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|Title:||Resource availability shapes fire-filtered savannas|
|Author:||Dantas, Vinicius de L.|
Batalha, Marco A.
Pausas, Juli G.
|Abstract:||QuestionsHumid savannas can be considered fire-filtered landscapes because fire is very frequent (<10yr return intervals) and only fire-resistant species can occur. This flammable vegetation can be functionally heterogeneous, structurally and floristically patchy. We hypothesized that resource availability (mainly water and nutrient availabilities) accounted for most of the functional and phylogenetic spatial structure of communities across these savanna landscapes. Emas National Park, central Brazil. We used individual-based functional trait, phylogenetic and environmental data combined with spatial information to assess the main drivers and mechanisms of community functional change (turnover) in a large fire-filtered savanna landscape. We used Mantel correlograms and a maximum rank correlation approach to assess the spatial structure and the subset of landscape factors that best predict compositional, phylogenetic, species-based and individual-based functional community turnovers and the mechanism by which they do operate. Communities were spatially structured across the landscape, presenting functional convergence at shorter distances and divergence at larger distances. All of the turnover metrics presented unique spatial structures and were correlated with a unique set of landscape predictors. Soil texture accounted for the largest fraction of the spatial structure, but soil N availability, pH, altitude and fire frequency were also important. Our results support the idea that the patchy distribution of water and nutrients mediated by clay content shape community membership in fire-filtered savannas, whereas current variations in fire frequency interact with resource availability to shift community attributes from species average trait values (intraspecific variability)|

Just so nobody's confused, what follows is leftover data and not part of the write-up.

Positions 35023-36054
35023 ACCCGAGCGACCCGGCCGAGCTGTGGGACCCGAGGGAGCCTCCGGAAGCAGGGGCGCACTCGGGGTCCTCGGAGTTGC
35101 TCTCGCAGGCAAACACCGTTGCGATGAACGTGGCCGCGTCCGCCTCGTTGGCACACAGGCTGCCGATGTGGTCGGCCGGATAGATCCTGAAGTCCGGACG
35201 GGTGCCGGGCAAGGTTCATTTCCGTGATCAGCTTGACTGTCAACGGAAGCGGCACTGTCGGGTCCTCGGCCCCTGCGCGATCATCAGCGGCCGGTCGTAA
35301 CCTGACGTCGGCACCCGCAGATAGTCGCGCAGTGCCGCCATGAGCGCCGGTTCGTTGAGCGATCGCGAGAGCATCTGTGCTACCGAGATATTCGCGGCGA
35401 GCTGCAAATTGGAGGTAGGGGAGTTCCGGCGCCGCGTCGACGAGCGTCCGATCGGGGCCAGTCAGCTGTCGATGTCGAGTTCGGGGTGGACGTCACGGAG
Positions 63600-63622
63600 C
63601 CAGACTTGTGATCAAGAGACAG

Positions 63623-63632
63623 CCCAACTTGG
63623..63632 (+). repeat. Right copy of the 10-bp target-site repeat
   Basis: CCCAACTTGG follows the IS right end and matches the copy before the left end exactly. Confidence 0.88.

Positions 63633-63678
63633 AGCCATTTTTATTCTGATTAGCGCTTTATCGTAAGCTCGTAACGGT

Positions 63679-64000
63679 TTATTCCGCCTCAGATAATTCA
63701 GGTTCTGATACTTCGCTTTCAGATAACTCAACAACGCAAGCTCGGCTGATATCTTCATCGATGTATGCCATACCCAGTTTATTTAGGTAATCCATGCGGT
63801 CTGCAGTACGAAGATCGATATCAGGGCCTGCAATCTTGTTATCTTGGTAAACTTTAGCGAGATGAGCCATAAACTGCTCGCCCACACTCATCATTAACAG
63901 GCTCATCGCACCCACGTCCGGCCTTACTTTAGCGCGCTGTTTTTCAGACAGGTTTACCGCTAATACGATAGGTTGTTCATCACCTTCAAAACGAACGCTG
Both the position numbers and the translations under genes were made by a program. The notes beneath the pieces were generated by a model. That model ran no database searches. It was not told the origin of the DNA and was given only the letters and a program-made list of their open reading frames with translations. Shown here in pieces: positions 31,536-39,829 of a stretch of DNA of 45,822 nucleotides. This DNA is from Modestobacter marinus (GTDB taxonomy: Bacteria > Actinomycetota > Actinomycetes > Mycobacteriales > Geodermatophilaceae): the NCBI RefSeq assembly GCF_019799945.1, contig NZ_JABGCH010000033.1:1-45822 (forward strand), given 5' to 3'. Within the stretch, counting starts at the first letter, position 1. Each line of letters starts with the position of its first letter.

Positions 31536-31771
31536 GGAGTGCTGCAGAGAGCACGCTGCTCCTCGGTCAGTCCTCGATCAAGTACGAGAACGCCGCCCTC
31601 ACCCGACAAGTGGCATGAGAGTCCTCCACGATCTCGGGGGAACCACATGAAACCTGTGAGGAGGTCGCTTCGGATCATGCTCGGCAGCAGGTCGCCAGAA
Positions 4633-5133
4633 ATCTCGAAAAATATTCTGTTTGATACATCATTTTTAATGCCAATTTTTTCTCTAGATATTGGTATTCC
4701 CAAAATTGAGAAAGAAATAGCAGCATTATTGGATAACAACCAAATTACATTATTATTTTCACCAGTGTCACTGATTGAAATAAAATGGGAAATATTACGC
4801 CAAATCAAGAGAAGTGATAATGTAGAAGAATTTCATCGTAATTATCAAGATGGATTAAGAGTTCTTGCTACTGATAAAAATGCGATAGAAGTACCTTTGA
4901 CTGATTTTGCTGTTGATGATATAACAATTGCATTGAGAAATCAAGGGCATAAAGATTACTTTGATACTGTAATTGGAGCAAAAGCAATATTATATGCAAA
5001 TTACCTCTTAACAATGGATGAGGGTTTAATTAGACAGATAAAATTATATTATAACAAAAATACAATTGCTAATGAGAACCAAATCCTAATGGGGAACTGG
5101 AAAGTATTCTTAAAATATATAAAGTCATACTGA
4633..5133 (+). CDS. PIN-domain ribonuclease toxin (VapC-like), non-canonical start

|Editor:||John Wiley & Sons|
|Appears in Collections:||IB - Artigos e Outros Documentos|
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